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The making of the modern metropolis : evidence from London

Author: Stephan Heblich; Stephen Redding; Daniel M Sturm; National Bureau of Economic Research,
Publisher: Cambridge, Mass. : National Bureau of Economic Research, 2018.
Series: Working paper series (National Bureau of Economic Research), no. 25047.
Edition/Format:   eBook : Document : EnglishView all editions and formats
Summary:
Modern metropolitan areas involve large concentrations of economic activity and the transport of millions of people each day between their residence and workplace. We use the revolution in transport technology from the invention of steam railways, newly-constructed spatially-disaggregated data for London from 1801-1921, and a quantitative urban model to provide evidence on the role of these commuting flows in  Read more...
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Details

Genre/Form: History
Material Type: Document, Internet resource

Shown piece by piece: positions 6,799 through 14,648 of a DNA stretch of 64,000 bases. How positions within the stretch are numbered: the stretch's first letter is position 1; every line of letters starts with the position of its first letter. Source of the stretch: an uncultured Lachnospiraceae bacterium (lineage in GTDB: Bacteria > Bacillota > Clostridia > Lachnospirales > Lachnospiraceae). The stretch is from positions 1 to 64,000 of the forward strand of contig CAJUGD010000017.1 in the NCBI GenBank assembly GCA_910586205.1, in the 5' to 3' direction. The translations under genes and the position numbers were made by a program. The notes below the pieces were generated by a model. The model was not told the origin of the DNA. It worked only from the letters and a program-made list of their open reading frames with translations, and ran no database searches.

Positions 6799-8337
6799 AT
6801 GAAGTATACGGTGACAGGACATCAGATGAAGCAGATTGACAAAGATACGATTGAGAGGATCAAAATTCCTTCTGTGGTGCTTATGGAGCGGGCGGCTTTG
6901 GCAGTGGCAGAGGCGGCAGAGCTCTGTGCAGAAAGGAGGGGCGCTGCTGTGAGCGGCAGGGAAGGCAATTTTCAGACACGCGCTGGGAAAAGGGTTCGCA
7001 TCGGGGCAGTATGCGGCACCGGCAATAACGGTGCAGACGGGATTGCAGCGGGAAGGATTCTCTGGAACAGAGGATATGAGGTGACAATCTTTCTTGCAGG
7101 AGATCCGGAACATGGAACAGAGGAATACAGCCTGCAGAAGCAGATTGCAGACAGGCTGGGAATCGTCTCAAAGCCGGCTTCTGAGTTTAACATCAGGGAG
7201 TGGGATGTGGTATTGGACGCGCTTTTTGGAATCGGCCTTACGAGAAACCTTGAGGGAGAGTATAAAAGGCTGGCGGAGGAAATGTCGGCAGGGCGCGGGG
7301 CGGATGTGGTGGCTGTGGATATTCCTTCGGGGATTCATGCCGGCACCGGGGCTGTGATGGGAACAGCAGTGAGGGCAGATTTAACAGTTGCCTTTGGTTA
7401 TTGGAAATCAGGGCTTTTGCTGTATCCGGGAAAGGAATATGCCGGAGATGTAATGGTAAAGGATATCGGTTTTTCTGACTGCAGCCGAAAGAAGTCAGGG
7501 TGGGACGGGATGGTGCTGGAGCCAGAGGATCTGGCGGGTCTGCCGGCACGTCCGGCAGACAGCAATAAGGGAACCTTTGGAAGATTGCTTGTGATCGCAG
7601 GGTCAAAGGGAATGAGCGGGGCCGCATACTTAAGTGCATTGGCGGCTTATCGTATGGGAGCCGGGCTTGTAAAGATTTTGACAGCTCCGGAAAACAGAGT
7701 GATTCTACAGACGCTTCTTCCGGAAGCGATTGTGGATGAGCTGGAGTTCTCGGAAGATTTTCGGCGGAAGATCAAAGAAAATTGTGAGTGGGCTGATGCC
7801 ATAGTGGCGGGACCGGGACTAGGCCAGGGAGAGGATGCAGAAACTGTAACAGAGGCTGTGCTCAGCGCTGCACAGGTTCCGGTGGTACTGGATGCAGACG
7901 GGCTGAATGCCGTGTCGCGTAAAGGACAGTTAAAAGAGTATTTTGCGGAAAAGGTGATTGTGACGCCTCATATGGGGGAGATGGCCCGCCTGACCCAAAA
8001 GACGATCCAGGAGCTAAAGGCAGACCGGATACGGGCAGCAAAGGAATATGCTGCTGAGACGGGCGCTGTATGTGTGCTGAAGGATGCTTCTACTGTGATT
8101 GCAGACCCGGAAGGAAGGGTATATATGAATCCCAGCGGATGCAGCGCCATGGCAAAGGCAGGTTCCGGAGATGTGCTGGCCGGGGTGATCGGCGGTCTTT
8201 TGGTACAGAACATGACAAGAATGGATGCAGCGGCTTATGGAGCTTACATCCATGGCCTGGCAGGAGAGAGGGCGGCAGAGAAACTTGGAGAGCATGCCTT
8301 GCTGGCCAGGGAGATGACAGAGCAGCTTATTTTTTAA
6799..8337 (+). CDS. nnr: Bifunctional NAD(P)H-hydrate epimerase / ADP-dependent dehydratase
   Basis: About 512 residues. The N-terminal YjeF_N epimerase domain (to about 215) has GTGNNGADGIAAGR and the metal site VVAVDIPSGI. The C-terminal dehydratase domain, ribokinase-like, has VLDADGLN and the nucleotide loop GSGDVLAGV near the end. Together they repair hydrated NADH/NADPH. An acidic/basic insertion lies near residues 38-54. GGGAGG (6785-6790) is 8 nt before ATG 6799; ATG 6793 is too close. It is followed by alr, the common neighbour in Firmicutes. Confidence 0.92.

Document Type: Internet Resource, Computer File
All Authors / Contributors: Stephan Heblich; Stephen Redding; Daniel M Sturm; National Bureau of Economic Research,
OCLC Number: 1052622858
Notes: "September 2018"
Description: 1 online resource (51 pages) : illustrations, maps.
Series Title: Working paper series (National Bureau of Economic Research), no. 25047.
Responsibility: Stephan Heblich, Stephen J. Redding, Daniel M. Sturm.

Abstract:

Modern metropolitan areas involve large concentrations of economic activity and the transport of millions of people each day between their residence and workplace. We use the revolution in transport technology from the invention of steam railways, newly-constructed spatially-disaggregated data for London from 1801-1921, and a quantitative urban model to provide evidence on the role of these commuting flows in supporting such concentrations of economic activity. Steam railways dramatically reduced travel times and permitted the first large-scale separation of workplace and residence. We show that our model is able to account for the observed changes in the organization of economic activity, both qualitatively and quantitatively. In counterfactuals, we find that removing the entire railway network reduces the population and the value of land and buildings in Greater London by 20 percent or more, and brings down commuting into the City of London from more than 370,000 to less than 60,000 workers.

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